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UK local governments benefit from geospatial technology

9 minute read
Many local UK governments are seeking to integrate technology tools into their planning processes, using them to understand urban environments, draw interactive maps and 3D visualizations, and engage people in decision-making processes.
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Many local UK governments are seeking to integrate technology tools into their planning processes, using them to understand urban environments, draw interactive maps and 3D visualizations, and engage people in decision-making processes.

City planners need to design spaces for their children that fit their lifestyles, as cities must replicate their residents. Accordingly, it has become natural that today's digital societies need cities built on this basis, and this design process can no longer be done in isolation from technology.

Previously, buildings in the United Kingdom had numerous problems related to natural phenomena, weather conditions and the surrounding environment, and urban projects often lacked scientific grounds in selecting sites, while many urban cities suffered from collapses of heritage buildings. All these challenges and others are due to the lack of sufficient information. When dealing with buildings of any type, their planners, designers and builders must have a full understanding of all the details, and all that falls above or below them.

Therefore, in 2018, the UK government decided to establish the Geospatial Commission, comprising a number of independent and non-governmental experts. They will be responsible for setting the UK’s geospatial strategy and coordinating its activities among the public sector.

It can be argued that, within these development endeavours, recognizing the role of modern technologies and increasing reliance on them has been the cornerstone. The introduction to these technologies is the Geographic Information System (GIS), a spatial system that creates, manages, analyses, and maps all types of data. GIS connects data to a map, integrating location data (where things are) with all types of descriptive information.

This system in the UK, as in many other countries, is used in various fields and sectors, such as engineering, transport, logistics, insurance, business and telecommunications. To increase these uses, the government recently collaborated with the private sector to organize a competition to find local planning authorities with innovative ideas for how best to use geospatial technology to help modernize the planning process. Of the 50 entries, local councils in Nottingham City, Dacorum Borough Council, and South Ayrshire won.

Nottingham City Council has developed a prototype 3D visualisation tool for site assessments in planning. The tool brings together all the relevant data into one 3D environment taking in the proposed planning scheme, conservation areas, site allocations, flood risk and tree cover. This has allowed planning teams to conduct 3D assessments of various constraints on a site, at the same time as a visual impact assessment, which speeds up decision-making.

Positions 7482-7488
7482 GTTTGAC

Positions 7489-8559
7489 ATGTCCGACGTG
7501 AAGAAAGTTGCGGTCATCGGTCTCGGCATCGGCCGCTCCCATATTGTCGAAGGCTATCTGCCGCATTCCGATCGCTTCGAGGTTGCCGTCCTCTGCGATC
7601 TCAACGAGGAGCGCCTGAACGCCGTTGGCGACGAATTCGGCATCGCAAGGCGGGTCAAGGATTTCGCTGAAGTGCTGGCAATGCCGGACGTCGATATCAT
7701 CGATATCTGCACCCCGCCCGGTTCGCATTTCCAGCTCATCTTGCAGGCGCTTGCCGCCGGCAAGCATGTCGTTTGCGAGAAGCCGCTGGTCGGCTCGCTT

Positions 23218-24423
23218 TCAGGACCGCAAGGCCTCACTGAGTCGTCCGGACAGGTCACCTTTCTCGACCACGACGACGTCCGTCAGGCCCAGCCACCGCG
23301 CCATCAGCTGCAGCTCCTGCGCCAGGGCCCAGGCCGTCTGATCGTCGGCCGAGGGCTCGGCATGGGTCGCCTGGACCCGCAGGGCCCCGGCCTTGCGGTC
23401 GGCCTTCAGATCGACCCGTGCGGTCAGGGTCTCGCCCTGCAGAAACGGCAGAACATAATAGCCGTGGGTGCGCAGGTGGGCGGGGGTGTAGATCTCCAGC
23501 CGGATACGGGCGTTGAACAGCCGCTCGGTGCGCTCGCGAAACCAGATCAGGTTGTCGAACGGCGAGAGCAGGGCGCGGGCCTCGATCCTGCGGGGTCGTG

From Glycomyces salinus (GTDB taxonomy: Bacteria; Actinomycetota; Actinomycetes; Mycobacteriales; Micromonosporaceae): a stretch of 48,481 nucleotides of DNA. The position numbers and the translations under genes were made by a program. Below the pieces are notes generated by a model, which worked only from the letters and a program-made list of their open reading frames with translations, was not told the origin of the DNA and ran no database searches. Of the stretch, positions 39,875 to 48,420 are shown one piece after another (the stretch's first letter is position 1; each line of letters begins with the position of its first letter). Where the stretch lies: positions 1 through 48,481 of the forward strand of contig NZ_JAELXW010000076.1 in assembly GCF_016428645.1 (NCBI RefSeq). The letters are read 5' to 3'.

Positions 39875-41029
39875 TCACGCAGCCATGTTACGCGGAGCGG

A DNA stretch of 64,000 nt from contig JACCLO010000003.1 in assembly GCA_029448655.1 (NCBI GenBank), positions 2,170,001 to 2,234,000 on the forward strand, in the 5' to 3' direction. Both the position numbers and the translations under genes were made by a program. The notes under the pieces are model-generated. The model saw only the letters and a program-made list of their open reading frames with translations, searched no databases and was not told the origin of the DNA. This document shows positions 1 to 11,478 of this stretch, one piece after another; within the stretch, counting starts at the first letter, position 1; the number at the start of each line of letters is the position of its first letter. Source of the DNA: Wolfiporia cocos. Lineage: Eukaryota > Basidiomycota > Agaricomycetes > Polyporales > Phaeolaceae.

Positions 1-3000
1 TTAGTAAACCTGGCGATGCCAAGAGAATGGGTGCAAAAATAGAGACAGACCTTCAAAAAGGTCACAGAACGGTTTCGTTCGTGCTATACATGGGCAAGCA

Dacorum Borough Council’s pilot project has converted existing text and spreadsheet information into a digital mapping environment, improving how infrastructure and developer contributions secured through planning obligations are managed and communicated. It shows the value of using digital maps to visualise and monitor contributions spatially.

South Ayrshire Council’s project examined how a consultation platform using interactive engagement methods can help improve community and stakeholder engagement in local development plans (LDP), to reach better planning outcomes. It has created a platform designed to keep the public and other parties engaged and informed.

Other cities have also had their own experiences with this system, for example, Westminster has used the site analysis feature to determine the optimal routes that waste trucks should take to save time, effort and taxpayers' money.

It is worth mentioning that the government is also conducting restoration of some semi-archaeological homes and streets, which date back to the early twentieth century. While the authorities are keen to protect their Victorian legacy, at the same time they want to make these structures suitable for the twenty-first century and able to meet its challenges and needs.

These pilot projects by the winning cities shed light on common challenges faced by different local authorities, and provided solutions that could be feasible. The idea of 3D graphics means building a better understanding and making more informed decisions for city planners. On the other hand, the idea of maps demonstrated the importance of a spatial understanding of investments by providing a visual and interactive explanation of how people's money has been transformed into infrastructure, increasing trust between them and the authorities, enhancing transparency and reducing the margin of lax and corruption. The consultation platform project presented a typical example of the benefit of participation among all parties in setting development plans to reach the best results.

These projects have also demonstrated the ability of technology to improve planning processes, save cost and time, and help city planners build a deeper understanding of demographic data and patterns, which increases the efficiency of planning, quality management and the effectiveness of decision-making processes.

The UK government looks forward to using these technologies to maximise economic, social and environmental opportunities and to placing itself at the forefront of geospatial science at a global level.



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